Septic Tanks & Sewage Plants – What’s the difference?
Septic tanks and sewage treatment systems serve the same purpose to the extent that they both provide buildings, that don’t have access to mains sewers, with a way to process their wastewater. Despite their similarities, they do have some distinct differences.
In this blog post, we’ll be looking at the difference in how septic tanks and sewage treatment plants treat wastewater.
To understand the difference, we must first look at what septic tanks and sewage treatment plants are and how they work.
What is a septic tank?
As you can see in the diagram below, septic tanks are normally buried underground and are split into multiple chambers. Wastewater enters one end of the septic tank, before being separated into solids (sludge) and oils (scum). The separated wastewater (effluent) then leaves the septic tank via an outlet and goes into a drainage field.
Once the water leaves the outlet pipe and has gone into the drainage field, the effluent is percolated through the ground to remove bacteria, before being dispersed and rejoining water courses.
How does a sewage treatment plant work?
Although sewage treatment plants perform the same function as a septic tank, it does it in a different way. Rather than just separating the sludge and scum from the wastewater, a sewage treatment plant uses a pump to aerate the chamber. This process encourages the growth of ‘good’ bacteria that will help to break down the harmful bacteria that’s in the wastewater. Once this process has been completed, the liquid water can be released from the plant directly into water courses, such as streams. It is however advised that you check Environmental Agency guidelines to ensure that your system complies and that your area isn’t subject to restrictions.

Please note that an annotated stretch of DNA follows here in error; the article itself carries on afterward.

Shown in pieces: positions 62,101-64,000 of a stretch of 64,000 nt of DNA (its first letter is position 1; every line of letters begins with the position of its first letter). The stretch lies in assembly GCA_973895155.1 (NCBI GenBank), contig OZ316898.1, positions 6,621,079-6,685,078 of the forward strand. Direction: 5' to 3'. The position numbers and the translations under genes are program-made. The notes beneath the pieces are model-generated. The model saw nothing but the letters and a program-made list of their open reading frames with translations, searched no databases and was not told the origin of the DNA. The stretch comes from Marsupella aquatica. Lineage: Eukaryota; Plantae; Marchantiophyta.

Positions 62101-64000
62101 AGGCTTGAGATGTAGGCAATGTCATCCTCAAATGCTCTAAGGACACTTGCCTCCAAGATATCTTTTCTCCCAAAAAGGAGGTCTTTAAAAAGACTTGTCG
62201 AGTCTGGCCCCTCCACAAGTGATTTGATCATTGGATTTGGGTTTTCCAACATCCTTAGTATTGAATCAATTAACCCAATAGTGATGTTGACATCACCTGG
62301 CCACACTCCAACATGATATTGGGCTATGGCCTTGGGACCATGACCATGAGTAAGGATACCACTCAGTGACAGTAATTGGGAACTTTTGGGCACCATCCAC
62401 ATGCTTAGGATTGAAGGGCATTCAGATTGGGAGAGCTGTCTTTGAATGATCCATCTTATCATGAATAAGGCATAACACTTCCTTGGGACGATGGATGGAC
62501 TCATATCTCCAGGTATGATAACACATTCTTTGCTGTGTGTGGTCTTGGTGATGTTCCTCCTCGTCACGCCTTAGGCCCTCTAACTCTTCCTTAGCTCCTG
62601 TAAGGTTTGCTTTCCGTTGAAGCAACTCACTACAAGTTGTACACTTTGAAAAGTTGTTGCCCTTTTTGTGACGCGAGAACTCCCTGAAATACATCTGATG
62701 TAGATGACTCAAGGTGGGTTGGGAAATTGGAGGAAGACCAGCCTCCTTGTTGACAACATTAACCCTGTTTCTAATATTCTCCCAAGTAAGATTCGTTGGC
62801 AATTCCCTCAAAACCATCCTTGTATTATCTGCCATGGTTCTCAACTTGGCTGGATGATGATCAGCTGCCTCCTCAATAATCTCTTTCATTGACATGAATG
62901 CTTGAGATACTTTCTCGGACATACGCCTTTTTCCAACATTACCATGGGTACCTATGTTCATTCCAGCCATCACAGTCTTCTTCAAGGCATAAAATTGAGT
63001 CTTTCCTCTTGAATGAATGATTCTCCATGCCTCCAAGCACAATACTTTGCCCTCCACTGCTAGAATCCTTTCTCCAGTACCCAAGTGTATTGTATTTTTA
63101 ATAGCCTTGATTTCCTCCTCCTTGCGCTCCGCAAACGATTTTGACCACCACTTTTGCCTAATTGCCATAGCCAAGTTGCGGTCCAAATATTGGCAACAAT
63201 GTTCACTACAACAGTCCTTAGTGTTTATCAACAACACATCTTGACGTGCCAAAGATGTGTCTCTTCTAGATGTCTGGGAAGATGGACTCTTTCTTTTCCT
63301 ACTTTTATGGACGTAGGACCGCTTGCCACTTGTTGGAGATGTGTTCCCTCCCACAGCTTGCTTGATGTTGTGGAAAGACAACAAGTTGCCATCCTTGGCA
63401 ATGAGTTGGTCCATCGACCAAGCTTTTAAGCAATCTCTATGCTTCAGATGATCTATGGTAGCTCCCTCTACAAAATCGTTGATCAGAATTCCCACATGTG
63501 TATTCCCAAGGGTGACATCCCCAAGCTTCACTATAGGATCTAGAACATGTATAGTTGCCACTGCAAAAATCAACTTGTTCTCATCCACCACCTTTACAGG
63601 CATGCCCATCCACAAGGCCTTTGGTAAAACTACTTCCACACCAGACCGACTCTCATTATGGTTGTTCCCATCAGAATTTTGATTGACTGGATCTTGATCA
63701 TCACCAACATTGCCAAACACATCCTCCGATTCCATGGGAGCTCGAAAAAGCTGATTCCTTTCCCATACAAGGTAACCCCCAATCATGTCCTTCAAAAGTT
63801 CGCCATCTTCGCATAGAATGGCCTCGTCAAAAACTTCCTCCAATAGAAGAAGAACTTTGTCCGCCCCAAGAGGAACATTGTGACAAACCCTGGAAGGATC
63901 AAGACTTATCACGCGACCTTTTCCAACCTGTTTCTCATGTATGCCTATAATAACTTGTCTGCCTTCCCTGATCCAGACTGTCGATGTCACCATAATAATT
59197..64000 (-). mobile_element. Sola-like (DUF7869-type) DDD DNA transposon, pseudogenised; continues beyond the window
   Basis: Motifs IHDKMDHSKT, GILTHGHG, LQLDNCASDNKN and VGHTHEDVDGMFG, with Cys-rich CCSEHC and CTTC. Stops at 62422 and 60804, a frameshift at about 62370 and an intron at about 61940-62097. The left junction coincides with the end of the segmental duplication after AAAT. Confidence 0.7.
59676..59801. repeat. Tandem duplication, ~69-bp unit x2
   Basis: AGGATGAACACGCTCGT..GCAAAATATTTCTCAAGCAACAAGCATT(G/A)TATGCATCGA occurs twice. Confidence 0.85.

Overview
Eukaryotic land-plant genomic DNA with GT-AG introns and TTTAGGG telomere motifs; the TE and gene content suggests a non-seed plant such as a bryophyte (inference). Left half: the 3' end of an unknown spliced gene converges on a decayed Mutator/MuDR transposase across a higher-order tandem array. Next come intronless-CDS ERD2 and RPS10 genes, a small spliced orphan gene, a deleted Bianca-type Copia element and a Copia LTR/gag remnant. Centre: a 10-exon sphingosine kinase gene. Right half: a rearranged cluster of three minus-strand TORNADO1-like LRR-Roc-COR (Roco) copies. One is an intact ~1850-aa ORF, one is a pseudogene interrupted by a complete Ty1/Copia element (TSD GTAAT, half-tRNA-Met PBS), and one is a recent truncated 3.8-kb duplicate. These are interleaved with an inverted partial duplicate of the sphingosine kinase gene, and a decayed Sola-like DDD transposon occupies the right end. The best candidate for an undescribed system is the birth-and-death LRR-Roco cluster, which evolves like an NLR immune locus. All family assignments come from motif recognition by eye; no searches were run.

In terms of the process, the key difference between a septic tank and a sewage treatment plant is that a sewage treatment plant purifies the effluent before it is released, meaning that it can be released into streams without the need for further filtering.
Aside from the cleanliness of the effluent, there are also a number of other differences.
- Sewage treatment plants require electricity to run the air pump, however septic tanks can run power-free
- Septic tanks don’t require servicing (although they do require emptying), whereas sewage treatment plants require servicing and emptying
- Septic tanks generally require emptying more frequently than sewage treatment plants
For more advice and assistance with your sewage treatment, please call the team at Pumping Solutions. With years of knowledge, you can be certain that you’ll get expert advice that’s tailored to your needs.